• Turner, R. C., Holman, R. R., Cull, C. C., Stratton, I. M., Matthews, D. R., Frighi, V., …Hadden, C. (1998). Intensive blood-glucose control with sulphonylureas or insulin compared with conventional treatment and risk of complications in patients with type 2 diabetes (UKPDS 33). The Lancet (British Edition), 352(9131), 837.
  • Cauza, E., Hanusch-Enserer, U., Strasser, B., Ludvik, B., Metz-Schimmerl, S.,…Pacini, G. (2005). The relative benefits of endurance and strength training on the metabolic factors and muscle function of people with type 2 diabetes mellitus. The Archives of Physiology and Medical Rehabilitation, 86(8), 1527-1533.
  • Brooks, N., Layne, J. E., Gordon, P. L., Roubenoff, R., Nelson, M. E. Castaneda-Sceppa, C. (2007). Strength training improves muscle quality and insulin sensitivity in hispanic older adults with type 2 diabetes. International Journal of Medical Sciences, 4(1),

Training: At-Risk of Heart Disease & Diabetes

Strength Training for those at-risk of heart disease & diabetes

strength training for those at high risk

Over 18 million US. adults have Heart Disease,

34.2 million have diabetes.

There are countless medications out there to treat them both.

We're prescribing a “medication” for those who are at risk of developing either one.. and it may not be what you think.

“Metabolic syndrome” is a phrase health professionals and researchers use to classify people who are at risk for developing heart disease or diabetes. While it’s not something that requires medication to treat, it’s a status that needs attention. A person with metabolic syndrome has unhealthy levels in most of the following: lipids (cholesterol) and triglycerides (fats) in the bloodstream, blood glucose, blood pressure, and waist size.

There is a “medication” that can improve all metabolic syndrome measures (and I think you know where I’m going with this): strength training…and specifically using The Perfect Workout formula!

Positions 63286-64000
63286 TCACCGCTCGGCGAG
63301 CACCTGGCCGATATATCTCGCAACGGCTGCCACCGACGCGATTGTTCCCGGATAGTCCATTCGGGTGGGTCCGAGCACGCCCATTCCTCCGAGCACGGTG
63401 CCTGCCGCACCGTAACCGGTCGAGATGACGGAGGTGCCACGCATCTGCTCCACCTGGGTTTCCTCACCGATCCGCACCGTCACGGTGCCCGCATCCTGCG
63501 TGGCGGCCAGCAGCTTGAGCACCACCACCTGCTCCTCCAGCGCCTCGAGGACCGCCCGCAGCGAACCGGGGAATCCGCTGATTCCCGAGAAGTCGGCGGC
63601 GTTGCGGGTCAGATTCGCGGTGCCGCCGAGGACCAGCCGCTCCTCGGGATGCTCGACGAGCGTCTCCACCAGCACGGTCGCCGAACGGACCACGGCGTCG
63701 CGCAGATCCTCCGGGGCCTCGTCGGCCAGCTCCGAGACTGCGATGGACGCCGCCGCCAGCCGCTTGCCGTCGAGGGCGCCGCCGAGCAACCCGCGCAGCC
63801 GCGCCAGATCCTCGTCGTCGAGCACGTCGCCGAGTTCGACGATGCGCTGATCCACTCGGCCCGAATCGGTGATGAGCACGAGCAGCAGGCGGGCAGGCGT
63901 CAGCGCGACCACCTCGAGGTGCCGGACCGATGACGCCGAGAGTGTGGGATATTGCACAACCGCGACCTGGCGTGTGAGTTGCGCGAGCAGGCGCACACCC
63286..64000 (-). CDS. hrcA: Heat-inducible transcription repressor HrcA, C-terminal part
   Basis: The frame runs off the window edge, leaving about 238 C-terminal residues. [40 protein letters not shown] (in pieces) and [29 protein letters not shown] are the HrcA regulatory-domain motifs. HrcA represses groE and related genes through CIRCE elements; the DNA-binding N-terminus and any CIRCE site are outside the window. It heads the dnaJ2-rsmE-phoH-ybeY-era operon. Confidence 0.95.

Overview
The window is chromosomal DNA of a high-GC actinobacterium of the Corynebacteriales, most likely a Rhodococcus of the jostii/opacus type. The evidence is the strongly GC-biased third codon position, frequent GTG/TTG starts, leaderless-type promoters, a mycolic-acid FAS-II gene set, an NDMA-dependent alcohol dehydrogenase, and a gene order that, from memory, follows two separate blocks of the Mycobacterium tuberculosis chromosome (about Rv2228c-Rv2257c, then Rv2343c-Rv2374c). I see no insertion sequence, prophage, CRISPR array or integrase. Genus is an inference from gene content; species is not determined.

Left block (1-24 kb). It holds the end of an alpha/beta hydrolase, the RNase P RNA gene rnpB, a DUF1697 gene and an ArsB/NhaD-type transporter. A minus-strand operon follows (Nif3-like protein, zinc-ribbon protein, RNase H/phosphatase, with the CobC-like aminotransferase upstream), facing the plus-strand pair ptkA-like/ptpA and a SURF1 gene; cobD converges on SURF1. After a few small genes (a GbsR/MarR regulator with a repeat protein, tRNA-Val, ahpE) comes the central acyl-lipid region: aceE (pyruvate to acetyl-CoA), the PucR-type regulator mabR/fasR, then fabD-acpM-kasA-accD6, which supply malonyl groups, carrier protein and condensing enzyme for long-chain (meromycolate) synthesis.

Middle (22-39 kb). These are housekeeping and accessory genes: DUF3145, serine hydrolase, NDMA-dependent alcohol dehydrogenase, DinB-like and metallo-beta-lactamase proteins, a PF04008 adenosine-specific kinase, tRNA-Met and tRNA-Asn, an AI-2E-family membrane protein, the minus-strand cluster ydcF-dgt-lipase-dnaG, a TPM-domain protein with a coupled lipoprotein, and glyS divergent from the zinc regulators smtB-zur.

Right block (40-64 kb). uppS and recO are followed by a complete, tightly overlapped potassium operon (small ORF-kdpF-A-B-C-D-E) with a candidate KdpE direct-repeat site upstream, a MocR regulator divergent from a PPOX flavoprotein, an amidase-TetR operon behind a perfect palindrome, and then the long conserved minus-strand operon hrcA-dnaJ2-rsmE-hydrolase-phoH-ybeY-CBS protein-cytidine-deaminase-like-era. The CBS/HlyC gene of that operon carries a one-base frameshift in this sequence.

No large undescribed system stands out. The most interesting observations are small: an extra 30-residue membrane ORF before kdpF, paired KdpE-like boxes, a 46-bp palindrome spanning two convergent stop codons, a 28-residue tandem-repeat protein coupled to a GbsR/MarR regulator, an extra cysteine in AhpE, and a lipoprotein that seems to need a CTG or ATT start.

slow speed, ideal intensity, muscle use

Researchers from Seoul, South Korea, tested this in a study published in 2016. Adults with metabolic syndrome participated in time-efficient strength training sessions twice per week. The workouts required 30 minutes or less. (Does this sound familiar?)

Before and after, the researchers measured all factors related to metabolic syndrome in these people labeled as high risk. Here’s what happened:

  • Triglycerides decreased by 25%.
  • HDLs, or good cholesterol, increased by 5%.
  • Waist size and systolic blood pressure both decreased by 4%.
  • Blood sugar, which was at a healthy level to start with, dropped by 3%.
  • Grip strength and muscle mass were both enhanced, with muscle mass increasing by about 10%.

Furthermore, the training was safe. 94% of the original participants completed the entire program, and no injuries were noted.

While not all of the changes were large, changes in all of those important health measures accumulate to a meaningful change in health risk. Reductions in triglycerides, waist, blood pressure, and blood glucose, with an increase in HDLs, are likely to significantly reduce the overall risk of developing diabetes or heart disease. Also, the training led to desirable side effects: more strength and muscle!

male client with female trainer doing a leg press on a machine

If you or your loved ones have seen elevated blood pressure, blood glucose, or waist measurements in recent years, these could be signs of being on a path towards disease diagnosis. The research results show a clear option to reverse course: strength train twice per week for less than 30 minutes per workout.

Yoon, D.H., Song, H.S., Hwang, S.S., Son, J.S., Kim, D.Y., & Song, W. (2016). The effect of circuit training and workplace improvement program on the prevention of metabolic syndrome and the improvement of physical function in office workers. Korean Journal of Health Promotion, 16(2), 134-143.

Diabetes Research Institute Foundation

Centers for Disease Control and Prevention